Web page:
“So much misguided effort pursuing only the shadow of the big picture – why?”
I’d been anticipating Backbone for some time, but I didn’t go into it with an excited smile. Not quite. That isn’t because it was released to polarising reviews, but rather because of the developer’s response to that reception. It goes without saying these developers put everything into their game, and goddamn, they have every right to stand by it with confidence and pride.
I am so very behind that…
But oh boy, that open letter is a bit sentimental, isn’t it? You might even say it’s pretentious (I did, I definitely just did). So much so that I was sure I was about to play the video game equivalent. I feel guilty even bringing it up, but it had such an impact on my perspective I can’t avoid it. It’d be dishonest. And I know my response to that letter says more about me than it does the developers.
Anyway, into Backbone I went, the letter slumped around my shoulders. There was a gorgeous pixelated world in front of me, beautifully lit and meticulously detailed, but suddenly it was all laced with doubt. I expected that letter to keep feeding me negative thoughts as I tried to engage with the world, but that’s…not exactly what happened.
Because Backbone is not what you think. That’s registered as something of a betrayal to those who played the prologue back in 2019. From what I’ve read, lots of players expected a neo-noir mystery in the trappings of the point and click genre. But Backbone is only partially interested in being that; its sights are set on something else altogether.
So when private detective Howard Lotor takes a case to capture proof of a wayward husband, he’s just as surprised as we are by the case’s strange, disturbing turn into a full-on existential crisis.
Is it really much of a surprise, though? The game dubs itself ‘post-noir’, which should at least signal something’s up. In fact, Backbone reminds me a little of Robert Altman and Leigh Brackett’s approach to Raymond Chandler in 1973’s The Long Goodbye (only without the deconstructionism), when they created a contemporary noir tale infused with the pervasive doubt and distrust of the 1970’s.
Backbone is no masterpiece – not even close; it’s too heavy-handed with its themes of alienation and class conflict to be as thought-provoking as it might like – but it’s very much a game of now with a particular point of view.
‘Now’ – this divided, broken, angry and unjust present of ours.
We’d do well to have more like Backbone, instead of trying to stay in the centre lane all the time (or appease the worst sorts of people, which is more troubling).
I was less enamoured with the lack of gameplay, at least initially. Dialogue options aside, there’s not a lot of player input in Backbone. It’s primarily a narrative experience; when gameplay occurs, it’s presented very simply with little to no margin for error. There’s a few puzzles, all of which are fun and direct but without challenge. I quickly got over it. Between gazing at its lovely, lovely world and following its bizarre narrative, I easily found myself absorbed in what the developers really wanted me to care about.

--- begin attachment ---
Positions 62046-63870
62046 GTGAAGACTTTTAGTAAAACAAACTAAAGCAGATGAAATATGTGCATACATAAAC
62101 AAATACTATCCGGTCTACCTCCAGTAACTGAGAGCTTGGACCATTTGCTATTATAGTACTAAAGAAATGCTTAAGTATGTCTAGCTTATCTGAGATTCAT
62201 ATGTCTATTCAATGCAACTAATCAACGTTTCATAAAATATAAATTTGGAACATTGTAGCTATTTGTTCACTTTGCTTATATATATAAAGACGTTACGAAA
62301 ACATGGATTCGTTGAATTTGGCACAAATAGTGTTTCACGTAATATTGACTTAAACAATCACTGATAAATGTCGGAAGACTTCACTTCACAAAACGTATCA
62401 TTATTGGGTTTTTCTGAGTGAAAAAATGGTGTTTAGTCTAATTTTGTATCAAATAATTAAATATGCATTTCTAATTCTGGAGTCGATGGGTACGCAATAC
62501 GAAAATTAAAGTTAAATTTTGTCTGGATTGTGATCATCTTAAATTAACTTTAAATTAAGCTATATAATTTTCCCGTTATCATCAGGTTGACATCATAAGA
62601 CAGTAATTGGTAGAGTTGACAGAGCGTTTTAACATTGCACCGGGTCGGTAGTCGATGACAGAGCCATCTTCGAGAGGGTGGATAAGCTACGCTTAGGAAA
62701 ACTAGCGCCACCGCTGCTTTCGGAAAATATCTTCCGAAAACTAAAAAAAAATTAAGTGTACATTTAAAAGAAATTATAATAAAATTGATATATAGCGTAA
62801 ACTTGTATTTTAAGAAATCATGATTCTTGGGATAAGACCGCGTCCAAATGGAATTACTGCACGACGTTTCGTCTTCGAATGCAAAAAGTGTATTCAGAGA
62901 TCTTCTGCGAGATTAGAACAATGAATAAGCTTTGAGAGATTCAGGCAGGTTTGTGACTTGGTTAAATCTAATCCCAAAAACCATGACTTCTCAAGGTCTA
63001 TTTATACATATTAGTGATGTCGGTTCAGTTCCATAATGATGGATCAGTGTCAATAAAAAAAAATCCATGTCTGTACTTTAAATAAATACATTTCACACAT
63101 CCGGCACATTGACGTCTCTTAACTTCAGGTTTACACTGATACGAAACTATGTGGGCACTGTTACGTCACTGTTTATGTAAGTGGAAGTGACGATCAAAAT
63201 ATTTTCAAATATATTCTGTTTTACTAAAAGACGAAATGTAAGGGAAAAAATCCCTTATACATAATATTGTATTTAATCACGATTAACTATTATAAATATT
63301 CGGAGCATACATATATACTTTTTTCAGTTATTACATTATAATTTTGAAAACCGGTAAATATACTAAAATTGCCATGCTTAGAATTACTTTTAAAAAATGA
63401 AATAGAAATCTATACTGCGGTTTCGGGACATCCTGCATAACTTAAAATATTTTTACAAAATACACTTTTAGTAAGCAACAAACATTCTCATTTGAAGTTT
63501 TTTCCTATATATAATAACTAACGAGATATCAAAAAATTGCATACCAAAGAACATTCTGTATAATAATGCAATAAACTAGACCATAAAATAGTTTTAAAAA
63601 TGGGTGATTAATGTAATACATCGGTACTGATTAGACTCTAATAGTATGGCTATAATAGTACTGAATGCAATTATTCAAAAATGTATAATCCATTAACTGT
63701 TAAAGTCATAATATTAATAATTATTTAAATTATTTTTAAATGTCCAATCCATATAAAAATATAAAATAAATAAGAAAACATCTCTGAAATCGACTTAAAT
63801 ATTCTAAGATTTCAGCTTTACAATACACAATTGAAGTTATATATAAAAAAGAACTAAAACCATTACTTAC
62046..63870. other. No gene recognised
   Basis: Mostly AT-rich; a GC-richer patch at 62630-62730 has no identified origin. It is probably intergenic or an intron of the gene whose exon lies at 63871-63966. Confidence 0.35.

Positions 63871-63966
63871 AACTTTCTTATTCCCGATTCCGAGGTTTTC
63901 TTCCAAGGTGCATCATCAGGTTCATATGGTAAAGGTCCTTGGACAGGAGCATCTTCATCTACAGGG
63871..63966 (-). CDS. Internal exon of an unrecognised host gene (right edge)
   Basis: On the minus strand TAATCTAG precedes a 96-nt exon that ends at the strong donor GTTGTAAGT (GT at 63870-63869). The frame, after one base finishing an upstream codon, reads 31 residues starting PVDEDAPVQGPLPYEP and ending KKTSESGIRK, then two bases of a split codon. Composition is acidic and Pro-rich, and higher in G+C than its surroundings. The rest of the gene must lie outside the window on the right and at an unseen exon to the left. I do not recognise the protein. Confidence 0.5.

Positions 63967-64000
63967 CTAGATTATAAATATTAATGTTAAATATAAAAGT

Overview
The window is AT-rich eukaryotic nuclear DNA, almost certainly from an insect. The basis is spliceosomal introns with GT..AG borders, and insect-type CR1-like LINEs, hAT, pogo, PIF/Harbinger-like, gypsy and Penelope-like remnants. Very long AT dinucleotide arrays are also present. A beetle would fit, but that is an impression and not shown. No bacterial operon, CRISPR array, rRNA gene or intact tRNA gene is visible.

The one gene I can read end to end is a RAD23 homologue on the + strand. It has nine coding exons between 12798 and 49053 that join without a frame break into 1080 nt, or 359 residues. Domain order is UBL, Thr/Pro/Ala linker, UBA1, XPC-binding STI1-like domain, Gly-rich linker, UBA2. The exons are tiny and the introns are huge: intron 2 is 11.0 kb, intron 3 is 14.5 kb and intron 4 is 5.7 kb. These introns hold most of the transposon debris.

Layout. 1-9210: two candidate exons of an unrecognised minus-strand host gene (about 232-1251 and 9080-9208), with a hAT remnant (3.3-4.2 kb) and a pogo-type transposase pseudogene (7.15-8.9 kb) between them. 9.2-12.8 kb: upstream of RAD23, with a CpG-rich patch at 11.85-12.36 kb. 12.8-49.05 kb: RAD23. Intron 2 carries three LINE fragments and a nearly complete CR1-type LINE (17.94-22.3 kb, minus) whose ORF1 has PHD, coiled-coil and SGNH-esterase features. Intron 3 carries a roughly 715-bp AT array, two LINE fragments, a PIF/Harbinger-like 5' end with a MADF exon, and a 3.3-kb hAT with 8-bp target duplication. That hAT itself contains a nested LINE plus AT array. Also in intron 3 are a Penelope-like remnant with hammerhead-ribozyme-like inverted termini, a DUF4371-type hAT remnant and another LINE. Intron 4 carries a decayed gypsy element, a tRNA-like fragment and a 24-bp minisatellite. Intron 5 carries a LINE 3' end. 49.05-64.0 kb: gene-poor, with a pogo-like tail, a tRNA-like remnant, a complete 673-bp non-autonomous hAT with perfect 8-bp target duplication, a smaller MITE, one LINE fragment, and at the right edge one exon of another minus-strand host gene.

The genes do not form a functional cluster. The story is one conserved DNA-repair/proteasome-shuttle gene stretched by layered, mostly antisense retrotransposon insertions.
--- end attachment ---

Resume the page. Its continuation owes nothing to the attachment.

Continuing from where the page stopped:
See, Backbone works much better if you’re prepared to meet it on its own terms. If you do, I think there’s something worth experiencing. Lotor and his journalist pal Renee, a smart and tenacious fox, have much to reckon with in this cruel, uncaring world of theirs.
Lotor’s tail swishes by his side as if he’s always clutching a bottle, which wouldn’t be out of character for the racoon. He’s a composite of every boozy, down-on-their-luck private eye you’ve seen strutting in Philip Marlowe’s shadow. But Backbone has the good grace to let you decide what kind of detective fills that shadow. If you want to be a gross, miserable shit, then that’s up to you.
But you’ll still only ever be the product of the dystopian nightmare that’s enclosed itself behind massive walls. What’s beyond them? Something better? Worse? Something so different we wouldn’t know it if we saw it? Whatever it is, Backbone’s political conscience knows walls aren’t the answer – that they only seek to divide. It might not be sure what the answers are, but it’s smart enough to know it doesn’t need to be.
Some have found its later stages anticlimactic, in which Backbone’s world writhes within itself, pushing (clumsily, it should be said) at the confines of genre. Not me, though; I was properly invested, even when I was unsure at points of what it was signifying. As for the ending itself, Backbone ends exactly when it needs to, true to the events that preceded it.
And true to the noir genre that underpins its philosophical musings.
So whilst Backbone might not reach its lofty thematic goals, it’s just nice that it tries – especially when it does so in a world made of stunning, high-res pixel art. I liked that attempt more than I thought I would, especially off the back of its developer’s (sappy! It was sappy!) letter. That’s weird, I guess. Perhaps I’d have felt differently if I’d gone in with my original expectations, but I doubt it. This is a refreshingly creative game.
Platforms Available – Steam, GoG, Epic Store, with PlayStation, Xbox and Switch versions planned for later this year.
Review based on Steam media account copy. Please read this post for more on our scoring policy.